December 24, 2022
pasta e sarde
As I’ve written many times, the menu and traditions of la vigilia di natale – Christmas Eve – have always been my favorite.
Christmas Day, at least for the immigrant communities of Ontario, has been usurped by the mythology of happiness through conspicuous consumption – propaganda the British and the American corporations have peddled for decades.
And as I wrote in a previous post, Italians in Italy have decided to take back la vigilia and celebrate their traditions and their foods on December 24. Because they too have succumbed to the conspicuous consumption of Christmas.
Food traditions brought over from Calabria
- pasta e sarde: Spaghetti with olive oil and anchovies – first course. Given that la vigilia was a fast-day and no meat was to be eaten, pasta had to be dressed with something other than red sauce. (Red sauce was always made with a meat stock and meat was not allowed on a fast-day.) Pasta e sarde was probably my second favorite item of the Christmas Eve menu. (The cullurielli with the anchovy were number one.) My aunt, my mother and I were the pasta e sarde eaters; the rest turned up their noses at this simple flavorful dish. The above image is a variation where I replaced the salty anchovy with less salty and more meaty sardines.
- pasta with a calamaro flavored red sauce: For the ‘next generation’ those not raised on pasta e sarde, and for those that hated pasta e sarde, my uncle made a red sauce flavored with calamaro – squid. (It was really good.) But NO!!! (I’ve been told I can be rigid on certain things, especially when I like a particular food. Let me tell you about sambuca served COLD – OMG are you for real? First, it clouds, so you lose the beautiful clearness. Second, cloudy sambuca is not attractive, and we know Italians are all about la bella figura – the look.)
- baccala: It’s dry, salted cod. HATED it. Baccala was the main dish of the second course. It was served in at least 3 different way – fried, battered and fried, and in a delicate red sauce. The Canadian immigrants who were rushing to assimilation began to add shrimp and other fishes to the menu, but they never removed the baccala. (Let me take a minute to rant about the feast-of-the-seven-fishes – I never heard of this until I moved to Western Pennsylvania and I’m convinced that it is a tradition of Western Pennsylvanian Italian immigrants who had enough money to add other fish dishes to the Christmas Eve menu. No one in Italy would know what you’re talking about if you asked about the feast-of-the-seven-fishes.)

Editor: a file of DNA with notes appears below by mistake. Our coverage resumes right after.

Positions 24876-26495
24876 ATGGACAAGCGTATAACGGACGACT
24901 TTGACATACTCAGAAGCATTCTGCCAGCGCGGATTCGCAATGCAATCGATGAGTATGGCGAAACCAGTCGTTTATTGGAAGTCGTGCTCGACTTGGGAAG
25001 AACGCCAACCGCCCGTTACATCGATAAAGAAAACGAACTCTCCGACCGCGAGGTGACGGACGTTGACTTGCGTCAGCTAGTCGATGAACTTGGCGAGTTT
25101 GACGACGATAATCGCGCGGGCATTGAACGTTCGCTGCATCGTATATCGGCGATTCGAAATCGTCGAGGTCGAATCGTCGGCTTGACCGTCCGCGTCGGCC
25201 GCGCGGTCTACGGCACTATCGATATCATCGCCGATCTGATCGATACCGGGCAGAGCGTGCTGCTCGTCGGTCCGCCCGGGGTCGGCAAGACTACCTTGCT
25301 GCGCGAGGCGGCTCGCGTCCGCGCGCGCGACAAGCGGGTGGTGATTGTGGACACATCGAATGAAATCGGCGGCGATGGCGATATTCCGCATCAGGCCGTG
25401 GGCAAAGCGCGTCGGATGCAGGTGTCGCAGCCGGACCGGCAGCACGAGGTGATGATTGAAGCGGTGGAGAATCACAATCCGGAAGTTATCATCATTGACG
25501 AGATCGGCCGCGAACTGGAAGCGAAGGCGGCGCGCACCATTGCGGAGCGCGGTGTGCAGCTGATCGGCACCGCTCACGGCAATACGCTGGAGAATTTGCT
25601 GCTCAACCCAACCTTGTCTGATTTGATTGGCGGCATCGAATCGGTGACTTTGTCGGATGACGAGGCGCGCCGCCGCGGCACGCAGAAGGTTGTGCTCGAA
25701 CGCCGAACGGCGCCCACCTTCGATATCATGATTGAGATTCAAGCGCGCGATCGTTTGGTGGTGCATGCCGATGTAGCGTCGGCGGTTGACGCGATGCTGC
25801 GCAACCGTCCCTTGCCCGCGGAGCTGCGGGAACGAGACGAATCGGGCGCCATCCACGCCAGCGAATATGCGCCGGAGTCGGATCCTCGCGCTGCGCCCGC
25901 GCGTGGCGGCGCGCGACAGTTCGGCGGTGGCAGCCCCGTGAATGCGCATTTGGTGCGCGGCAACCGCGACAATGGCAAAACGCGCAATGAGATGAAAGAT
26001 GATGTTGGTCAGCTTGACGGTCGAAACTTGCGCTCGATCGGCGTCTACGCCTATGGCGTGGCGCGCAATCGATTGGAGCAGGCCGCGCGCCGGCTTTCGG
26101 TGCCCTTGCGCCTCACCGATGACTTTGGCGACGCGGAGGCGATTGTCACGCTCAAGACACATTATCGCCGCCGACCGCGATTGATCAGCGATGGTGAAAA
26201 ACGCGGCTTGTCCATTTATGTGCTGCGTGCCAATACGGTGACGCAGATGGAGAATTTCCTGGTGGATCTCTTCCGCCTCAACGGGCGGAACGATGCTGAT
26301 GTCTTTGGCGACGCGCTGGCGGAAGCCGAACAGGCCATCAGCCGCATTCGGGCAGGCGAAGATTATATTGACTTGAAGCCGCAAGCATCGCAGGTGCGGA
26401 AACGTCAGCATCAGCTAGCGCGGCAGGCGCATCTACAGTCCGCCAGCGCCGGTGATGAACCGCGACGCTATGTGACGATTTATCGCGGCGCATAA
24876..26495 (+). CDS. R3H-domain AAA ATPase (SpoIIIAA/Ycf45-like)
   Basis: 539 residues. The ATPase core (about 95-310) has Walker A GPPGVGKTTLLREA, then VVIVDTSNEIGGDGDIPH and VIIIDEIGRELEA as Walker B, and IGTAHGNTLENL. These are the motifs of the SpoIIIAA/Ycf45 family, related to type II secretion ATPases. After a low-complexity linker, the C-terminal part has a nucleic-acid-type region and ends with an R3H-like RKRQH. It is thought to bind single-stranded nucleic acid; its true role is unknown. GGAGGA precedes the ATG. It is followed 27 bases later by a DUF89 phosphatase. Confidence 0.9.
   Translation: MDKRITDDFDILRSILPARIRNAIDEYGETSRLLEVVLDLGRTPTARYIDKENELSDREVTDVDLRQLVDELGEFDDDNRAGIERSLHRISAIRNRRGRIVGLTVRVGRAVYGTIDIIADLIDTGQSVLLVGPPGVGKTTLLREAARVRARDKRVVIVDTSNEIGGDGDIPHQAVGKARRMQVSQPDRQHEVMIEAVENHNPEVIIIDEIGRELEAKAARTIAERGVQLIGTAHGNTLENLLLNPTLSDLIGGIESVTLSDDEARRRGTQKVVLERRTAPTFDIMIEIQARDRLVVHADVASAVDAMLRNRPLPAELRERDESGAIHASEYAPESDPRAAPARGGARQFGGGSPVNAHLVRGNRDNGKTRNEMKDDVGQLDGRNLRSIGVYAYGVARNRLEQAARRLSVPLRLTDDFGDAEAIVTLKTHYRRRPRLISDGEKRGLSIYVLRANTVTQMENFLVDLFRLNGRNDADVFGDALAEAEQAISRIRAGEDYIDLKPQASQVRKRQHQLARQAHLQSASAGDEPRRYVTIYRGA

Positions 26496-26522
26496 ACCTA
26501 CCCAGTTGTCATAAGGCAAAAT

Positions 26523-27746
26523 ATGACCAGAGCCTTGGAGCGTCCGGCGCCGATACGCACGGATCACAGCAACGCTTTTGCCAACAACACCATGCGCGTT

- cullurielli-1: These are unleavened, potato based, deep-fried dough rings. (I’ve always wondered if their origin was with the Jews of Calabria. According to some sources, in the Middle Ages, some areas of Calabria may have had a Jewish population of up to fifty percent. After all, there is no proscription in Catholicism against leavened bread on a fast-day, and Christmas Eve was very much a fast-day, so why have an unleavened bread-like item?)
- cullurielli-2: These are first made for the feast of the Immaculate Conception – December 8 – and in my family brought back for the weeks before and after Christmas. On Christmas Eve they took the place of bread. My favorite variation of cullurielli are the ones with an anchovy in the middle. It was always a feat to find the ones with the salty fish, because they had been made in the early part of the month, then frozen and brought back for the Christmas season; by then my mother had forgotten which were which. (My parents’ cullurielli were the best – this was the consensus of the extended family that included the Mutos, the McCaigs, the Melchiorres and the Thormans.)
- bitter vegetables – rapini & broccoli: Eating rapini with an anchovy filled cullurielli is heaven. I still eat rapini on a regular basis; I only blanch them, add hot Calabrian spices but no cullurielli. Orecchiette pasta with sausage and rapini is a home-run.
- dessert – fennel, tangerines and espresso (espresso with sambuca – caffè corretto): After the pasta e sarde, the rapini, cullurielli and the salad, I would reach for the fennel – it soothed my salt saturated stomach. And let me post a second peeve – espresso is the elixir of the southern Mediterranean shores; sambuca is the liqueur of the gods. Whoever decided to mix them should have their taste buds singed. Espresso polluted by a second flavor is a sin. I’m just going to leave it there.